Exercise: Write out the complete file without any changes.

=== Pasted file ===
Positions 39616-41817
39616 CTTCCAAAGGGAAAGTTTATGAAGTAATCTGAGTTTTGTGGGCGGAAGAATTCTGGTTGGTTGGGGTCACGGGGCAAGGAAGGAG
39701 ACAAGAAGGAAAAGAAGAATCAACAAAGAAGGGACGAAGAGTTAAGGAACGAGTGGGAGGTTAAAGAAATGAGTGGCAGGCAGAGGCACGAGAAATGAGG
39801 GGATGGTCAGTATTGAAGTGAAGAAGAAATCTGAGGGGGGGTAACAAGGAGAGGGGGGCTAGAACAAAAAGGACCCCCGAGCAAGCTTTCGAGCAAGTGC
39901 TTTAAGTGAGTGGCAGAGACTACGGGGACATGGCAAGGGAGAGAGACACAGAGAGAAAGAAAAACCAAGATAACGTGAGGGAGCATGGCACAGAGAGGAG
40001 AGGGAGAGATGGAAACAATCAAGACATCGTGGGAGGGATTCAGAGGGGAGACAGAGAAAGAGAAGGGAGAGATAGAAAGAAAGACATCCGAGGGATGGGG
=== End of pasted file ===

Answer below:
Positions 39616-41817
39616 CTTCCAAAGGGAAAGTTTATGAAGTAATCTGAGTTTTGTGGGCGGAAGAATTCTGGTTGGTTGGGGTCACGGGGCAAGGAAGGAG
39701 ACAAGAAGGAAAAGAAGAATCAACAAAGAAGGGACGAAGAGTTAAGGAACGAGTGGGAGGTTAAAGAAATGAGTGGCAGGCAGAGGCACGAGAAATGAGG
39801 GGATGGTCAGTATTGAAGTGAAGAAGAAATCTGAGGGGGGGTAACAAGGAGAGGGGGGCTAGAACAAAAAGGACCCCCGAGCAAGCTTTCGAGCAAGTGC
39901 TTTAAGTGAGTGGCAGAGACTACGGGGACATGGCAAGGGAGAGAGACACAGAGAGAAAGAAAAACCAAGATAACGTGAGGGAGCATGGCACAGAGAGGAG
40001 AGGGAGAGATGGAAACAATCAAGACATCGTGGGAGGGATTCAGAGGGGAGACAGAGAAAGAGAAGGGAGAGATAGAAAGAAAGACATCCGAGGGATGGGG